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Old December 16th, 2011, 02:16 PM
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Rod Stephens Rod Stephens is offline
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I was wondering if you know why Visual Studio opens an app and says "preparing solution", then finishes up with no other message, and the app seems to run fine? ... Maybe a better question would be...when opening a project done in VB.NET 2008 and opening it in VB.NET 2010 and letting the Visual Studio fix or convert it, isn't that a permanent fix if saved?
You could try to re-open the project in VB 2008 and see if VB 2010 has made it unopenable. If not, then it might be bending over backwards to maintain compatibility. (I don't know offhand if it does.) It's possible that this is causing the message.

If that's not it, then it may be some sort of configuration issue that you'll probably never figure out. This definitely falls into the category of "if it works don't worry about it." People who try to fix this sort of issue sometimes need to reinstall Visual Studio and rarely the whole system to get rid of essentially harmless messages. (If they don't go insane first. )

One other note, I have had some time to get started with the book and video's and the video's have kept me glued to the screen. Great job. I have learned that one should not skip the first few chapters thinking it's old news because they are coming from VB Classic. I initially jumped around in the video's but stopped and started from chapter 1 and will view them all. When I see things that are new I grab the book and research more on the info taken from the video. I have learned new stuff even in the first chapter. I think the compiler gets confused sometimes in your video's because you type so fast it can't keep up! Did you ever figure out why the compiler will cause you to have to start over yet?
I found it quite hard to strike a balance in the videos between talking and typing. I normally type much faster than I do in the videos and I use IntelliSense a lot to generate a lot of code much faster than you could reasonably watch and figure out what I'm doing.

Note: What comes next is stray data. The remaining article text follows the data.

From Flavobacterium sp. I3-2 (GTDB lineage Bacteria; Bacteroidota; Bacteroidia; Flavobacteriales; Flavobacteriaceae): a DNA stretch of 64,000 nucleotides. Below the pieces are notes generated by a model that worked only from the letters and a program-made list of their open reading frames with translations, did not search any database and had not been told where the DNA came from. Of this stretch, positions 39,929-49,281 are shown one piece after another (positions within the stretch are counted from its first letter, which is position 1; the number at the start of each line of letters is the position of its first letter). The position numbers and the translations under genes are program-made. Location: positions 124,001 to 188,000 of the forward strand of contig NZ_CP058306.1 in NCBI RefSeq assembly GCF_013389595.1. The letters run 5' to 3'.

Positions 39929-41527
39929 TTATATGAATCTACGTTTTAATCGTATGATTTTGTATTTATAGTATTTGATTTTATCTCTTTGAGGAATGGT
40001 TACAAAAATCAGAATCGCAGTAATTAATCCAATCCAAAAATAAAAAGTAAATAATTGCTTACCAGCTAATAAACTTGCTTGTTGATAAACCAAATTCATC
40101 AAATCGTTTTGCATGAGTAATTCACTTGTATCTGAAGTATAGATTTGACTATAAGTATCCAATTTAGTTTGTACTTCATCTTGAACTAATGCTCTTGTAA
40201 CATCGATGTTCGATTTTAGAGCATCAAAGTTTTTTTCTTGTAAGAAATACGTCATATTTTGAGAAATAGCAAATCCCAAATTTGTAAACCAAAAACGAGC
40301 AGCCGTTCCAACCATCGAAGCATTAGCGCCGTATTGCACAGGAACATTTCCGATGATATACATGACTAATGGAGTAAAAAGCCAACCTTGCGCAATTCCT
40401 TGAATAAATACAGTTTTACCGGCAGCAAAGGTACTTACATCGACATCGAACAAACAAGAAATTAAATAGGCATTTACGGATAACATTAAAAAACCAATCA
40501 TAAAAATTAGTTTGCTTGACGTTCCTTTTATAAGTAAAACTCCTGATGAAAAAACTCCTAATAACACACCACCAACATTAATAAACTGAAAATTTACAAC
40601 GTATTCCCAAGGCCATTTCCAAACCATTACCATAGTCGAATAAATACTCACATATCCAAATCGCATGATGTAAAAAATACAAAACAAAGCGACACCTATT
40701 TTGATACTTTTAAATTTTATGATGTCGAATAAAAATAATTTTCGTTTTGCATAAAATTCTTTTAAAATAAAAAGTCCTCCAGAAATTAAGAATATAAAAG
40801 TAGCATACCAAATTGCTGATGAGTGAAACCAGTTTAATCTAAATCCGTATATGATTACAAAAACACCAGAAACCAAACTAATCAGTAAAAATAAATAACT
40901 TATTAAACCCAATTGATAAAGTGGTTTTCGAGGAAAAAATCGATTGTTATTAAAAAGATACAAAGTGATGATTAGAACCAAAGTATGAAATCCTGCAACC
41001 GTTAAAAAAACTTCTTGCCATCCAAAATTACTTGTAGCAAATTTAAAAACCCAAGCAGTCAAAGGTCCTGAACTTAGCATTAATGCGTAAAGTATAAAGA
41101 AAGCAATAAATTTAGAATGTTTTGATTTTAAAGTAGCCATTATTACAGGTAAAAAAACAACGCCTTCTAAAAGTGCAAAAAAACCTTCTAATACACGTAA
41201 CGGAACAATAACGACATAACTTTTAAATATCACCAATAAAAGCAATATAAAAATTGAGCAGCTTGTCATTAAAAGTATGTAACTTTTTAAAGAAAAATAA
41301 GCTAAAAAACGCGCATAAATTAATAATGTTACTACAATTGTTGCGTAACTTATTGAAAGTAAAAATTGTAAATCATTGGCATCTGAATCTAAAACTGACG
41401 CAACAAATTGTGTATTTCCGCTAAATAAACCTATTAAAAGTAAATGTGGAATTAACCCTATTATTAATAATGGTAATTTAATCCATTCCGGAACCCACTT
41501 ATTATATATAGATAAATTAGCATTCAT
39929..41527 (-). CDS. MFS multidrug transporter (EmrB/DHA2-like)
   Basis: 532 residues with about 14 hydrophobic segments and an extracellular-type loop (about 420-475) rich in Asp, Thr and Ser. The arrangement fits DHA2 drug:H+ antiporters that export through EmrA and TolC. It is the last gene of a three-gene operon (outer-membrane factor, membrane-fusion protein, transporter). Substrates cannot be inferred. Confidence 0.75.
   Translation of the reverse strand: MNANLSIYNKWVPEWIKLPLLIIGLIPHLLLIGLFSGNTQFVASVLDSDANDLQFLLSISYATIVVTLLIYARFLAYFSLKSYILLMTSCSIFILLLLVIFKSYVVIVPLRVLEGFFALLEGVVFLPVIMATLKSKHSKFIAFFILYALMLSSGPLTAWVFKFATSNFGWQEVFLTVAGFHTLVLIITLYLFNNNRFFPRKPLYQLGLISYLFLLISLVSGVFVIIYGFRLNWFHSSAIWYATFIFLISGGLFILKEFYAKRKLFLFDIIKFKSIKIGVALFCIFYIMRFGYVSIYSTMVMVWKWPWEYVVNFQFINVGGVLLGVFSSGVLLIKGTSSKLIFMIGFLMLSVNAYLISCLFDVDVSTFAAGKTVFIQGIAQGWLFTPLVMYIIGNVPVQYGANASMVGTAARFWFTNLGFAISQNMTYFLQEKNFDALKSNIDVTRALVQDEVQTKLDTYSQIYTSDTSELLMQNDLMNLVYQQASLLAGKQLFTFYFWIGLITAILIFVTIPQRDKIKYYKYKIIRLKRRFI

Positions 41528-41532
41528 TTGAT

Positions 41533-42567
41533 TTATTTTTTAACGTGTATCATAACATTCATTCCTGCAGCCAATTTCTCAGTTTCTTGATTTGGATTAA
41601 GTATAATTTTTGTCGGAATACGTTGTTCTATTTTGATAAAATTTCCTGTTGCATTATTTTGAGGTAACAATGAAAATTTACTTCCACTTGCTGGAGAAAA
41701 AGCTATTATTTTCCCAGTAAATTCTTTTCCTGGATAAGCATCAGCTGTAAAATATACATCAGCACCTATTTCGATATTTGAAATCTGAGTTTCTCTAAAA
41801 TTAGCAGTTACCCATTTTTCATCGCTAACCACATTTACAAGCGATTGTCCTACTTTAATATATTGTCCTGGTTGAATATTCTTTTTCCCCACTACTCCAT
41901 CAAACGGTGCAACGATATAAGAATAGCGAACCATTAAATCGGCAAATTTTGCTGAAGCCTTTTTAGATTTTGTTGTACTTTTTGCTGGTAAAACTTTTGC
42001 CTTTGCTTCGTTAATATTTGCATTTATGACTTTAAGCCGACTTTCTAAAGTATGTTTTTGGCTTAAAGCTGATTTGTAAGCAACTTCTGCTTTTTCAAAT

There are a few places where if I didn't do things in the proper order Visual Studio got confused. I blame some of that on it being an early release of that version of Visual Studio. It may have been fixed but I haven't tried to go back and reproduce everything to see if the problems are still there.

Normally Visual Studio doesn't get confused just because I'm going fast. It gets confused because I add something, delete it, and there's some piece left over somewhere in some automatically generated code that later confuses things. Fortunately those occasions are fairly uncommon so it's not usually a huge problem.

BUT here are a couple of tips:
  1. Save your work often. Every time you run a program, Visual Studio automatically saves it so you're okay of you test things once in a while. If you're typing a huge block of code, save manually once in a while.
  2. Save a backup before you make major or risky changes. If you're about to restructure a program, use Windows Explorer to save a copy of the whole project tree just in case. Then if you mess things up too badly, you can get the old version back. You can always delete the unneeded version later. (In many big projects I make a new copy every day just to be safe, and I often make one or more other copies during the day when I'm about to do something confusing.)
  3. Finally once in a while the form editor just gets really messed up. Not too often. In those cases you can either edit the automatically-generated code by hand (which takes some practice) or you can start over. It's worth peeking inside those files once in a while to see how they work just in case, but I'm definitely not too proud to start over on a small program!

Rod Stephens, Microsoft MVP

Essential Algorithms: A Practical Approach to Computer Algorithms

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The Following User Says Thank You to Rod Stephens For This Useful Post:
Davebert (December 18th, 2011)